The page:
No, for several reasons because-

Speaker 3: (57:01)
Okay, then he’s a no. All right? A tourist who’s here on a valid visa?

General Underwood: (57:06)
No.

Speaker 3: (57:07)
A tourist who overstays her visa and is therefore here illegally?

General Underwood: (57:12)
Well, that person is now outside the realm of, we expect them to leave, and so that person is a resident like any other undocumented person.

Chief Justice Roberts: (57:26)
Justice Sotomayor? [crosstalk 00:57:29] Justice Sotomayor?

Justice Sotomayor: (57:31)
General, I see this as being very similar to Franklin because I think you’re arguing, and I think the Solicitor General agrees that the President to use only the numbers that are given to him by the Secretary. If the Secretary gives him illegal numbers to exclude, then he can’t use an outside report to exclude those people from the apportionment. Is that correct?

General Underwood: (58:12)
He cannot do an illegal report, yes, and-

Justice Sotomayor: (58:15)
He can’t use a separate report. The tabulation has to provide him with the numbers that he uses. Correct?

General Underwood: (58:23)
Correct.

Justice Sotomayor: (58:25)
So if it is illegal for him to exclude illegal aliens, sorry for that, then we can do exactly what we said could be done previously, which is to order the Secretary not to give the President illegal numbers. Correct?

General Underwood: (58:45)
Correct.

Justice Sotomayor: (58:47)
So that’s your point, which is, if he’s going to tabulate and exclude illegal aliens, we have to decide a matter of law, whether the word, persons, as used in the Statute and Constitution who live here, permits the exclusion of illegal aliens, correct? That’s the legal question.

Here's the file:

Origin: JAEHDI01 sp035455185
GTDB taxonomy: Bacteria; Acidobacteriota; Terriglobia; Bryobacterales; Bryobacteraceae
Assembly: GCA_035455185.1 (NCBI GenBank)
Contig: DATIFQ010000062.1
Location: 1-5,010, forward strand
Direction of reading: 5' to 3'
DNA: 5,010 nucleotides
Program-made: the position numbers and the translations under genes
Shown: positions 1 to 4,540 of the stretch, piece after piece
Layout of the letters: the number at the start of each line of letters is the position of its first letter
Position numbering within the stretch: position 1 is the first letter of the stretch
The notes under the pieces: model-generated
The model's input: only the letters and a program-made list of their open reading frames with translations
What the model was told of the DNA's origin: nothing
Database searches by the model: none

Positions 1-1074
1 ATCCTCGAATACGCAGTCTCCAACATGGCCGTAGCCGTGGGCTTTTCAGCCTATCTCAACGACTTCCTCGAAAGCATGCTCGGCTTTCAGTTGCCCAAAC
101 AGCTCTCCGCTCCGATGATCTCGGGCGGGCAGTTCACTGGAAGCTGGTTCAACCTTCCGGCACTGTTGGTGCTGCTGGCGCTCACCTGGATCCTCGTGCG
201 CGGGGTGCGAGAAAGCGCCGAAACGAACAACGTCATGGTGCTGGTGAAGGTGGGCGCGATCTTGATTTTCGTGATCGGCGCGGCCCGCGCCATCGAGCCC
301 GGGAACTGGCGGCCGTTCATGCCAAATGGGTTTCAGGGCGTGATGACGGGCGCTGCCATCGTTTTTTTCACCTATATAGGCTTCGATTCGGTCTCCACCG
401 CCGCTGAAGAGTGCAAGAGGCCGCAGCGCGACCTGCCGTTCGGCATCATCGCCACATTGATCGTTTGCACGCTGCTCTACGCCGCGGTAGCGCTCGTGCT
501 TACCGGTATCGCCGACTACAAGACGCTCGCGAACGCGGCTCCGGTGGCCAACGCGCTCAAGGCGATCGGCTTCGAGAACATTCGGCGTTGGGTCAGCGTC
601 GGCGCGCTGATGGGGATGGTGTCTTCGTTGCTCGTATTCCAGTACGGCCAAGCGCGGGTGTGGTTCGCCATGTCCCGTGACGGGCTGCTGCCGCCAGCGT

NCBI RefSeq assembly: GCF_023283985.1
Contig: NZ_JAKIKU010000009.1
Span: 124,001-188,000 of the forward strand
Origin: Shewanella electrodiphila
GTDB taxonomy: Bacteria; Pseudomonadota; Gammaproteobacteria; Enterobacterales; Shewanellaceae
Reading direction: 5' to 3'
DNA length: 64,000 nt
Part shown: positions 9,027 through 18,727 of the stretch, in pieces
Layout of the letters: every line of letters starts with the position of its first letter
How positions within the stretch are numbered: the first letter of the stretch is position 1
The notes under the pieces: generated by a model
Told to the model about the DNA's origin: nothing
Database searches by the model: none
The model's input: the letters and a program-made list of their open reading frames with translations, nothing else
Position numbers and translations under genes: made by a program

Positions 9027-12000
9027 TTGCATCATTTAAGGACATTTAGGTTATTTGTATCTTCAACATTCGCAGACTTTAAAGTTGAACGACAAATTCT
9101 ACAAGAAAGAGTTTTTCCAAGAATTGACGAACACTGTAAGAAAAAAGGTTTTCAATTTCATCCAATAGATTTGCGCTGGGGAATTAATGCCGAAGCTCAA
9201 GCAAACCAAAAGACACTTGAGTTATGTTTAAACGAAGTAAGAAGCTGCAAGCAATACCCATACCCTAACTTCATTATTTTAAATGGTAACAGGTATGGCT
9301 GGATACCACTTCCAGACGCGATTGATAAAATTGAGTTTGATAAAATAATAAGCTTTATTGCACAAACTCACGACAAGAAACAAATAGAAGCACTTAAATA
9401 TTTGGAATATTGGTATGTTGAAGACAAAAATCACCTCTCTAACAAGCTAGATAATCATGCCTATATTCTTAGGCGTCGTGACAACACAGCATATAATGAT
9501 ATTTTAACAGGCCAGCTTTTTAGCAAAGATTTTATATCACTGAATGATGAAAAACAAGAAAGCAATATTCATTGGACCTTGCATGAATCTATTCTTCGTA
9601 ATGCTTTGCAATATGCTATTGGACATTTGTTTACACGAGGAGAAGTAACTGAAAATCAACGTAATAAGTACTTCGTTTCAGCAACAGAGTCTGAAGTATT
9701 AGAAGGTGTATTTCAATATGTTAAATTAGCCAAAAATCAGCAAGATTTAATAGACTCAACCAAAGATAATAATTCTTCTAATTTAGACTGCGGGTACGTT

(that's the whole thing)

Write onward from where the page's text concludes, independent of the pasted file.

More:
General Underwood: (59:09)
Correct.

Justice Sotomayor: (59:11)
If he later decides that he wants a particular category of people to be excluded who are illegal aliens, then he gives a memo to the census per Secretary earlier, that says, “This category, I think should not be here for these reasons.” And if the Secretary says, “I’ll give you those numbers.” Then we would have an identical Franklin decision where they could come in and sue and say to the secretary, “No, you shouldn’t permit those illegal aliens, or yes, you should.” Whatever the answer is. Correct?

General Underwood: (59:53)
Agreed. Yes.

Justice Sotomayor: (59:55)
That’s what missing here, which is the President is asking to exclude [inaudible 01:00:02] numbers oF the category of illegal aliens, that of any kind and some of those numbers, legitimately, can not be included, that’s your argument, correct?

General Underwood: (01:00:16)
Yes.

Chief Justice Roberts: (01:00:17)
Justice Kagan?

Justice Kagan: (01:00:20)
General Underwood, if I could take you back to the standing question? This is the way I understood what came out of General Wall’s minutes. The government has tons of [inaudible 01:00:38] tons of people. I mean, we’re not just talking about ICE detainees, by the time you think about DACA recipients and people in removal proceedings, and a number of other categories, you easily get over four million people, but General Wall says that that’s not the problem. The problem is a matching problem. Essentially the department has not yet gone through this process of trying to match those numbers with the answers to the census questionnaire. But I don’t really quite understand how that process works. So I’m wondering if you do, if you can tell me whether you think it’s credible, that the Census Bureau at this point would not know [inaudible 01:01:25] how many people they’ll be able to exclude of all the people that they have administrative records on.

Justice Kagan: (01:01:31)
I guess the second question would be, is that what we should be focused on? Or is that an unimportant question?

General Underwood: (01:01:38)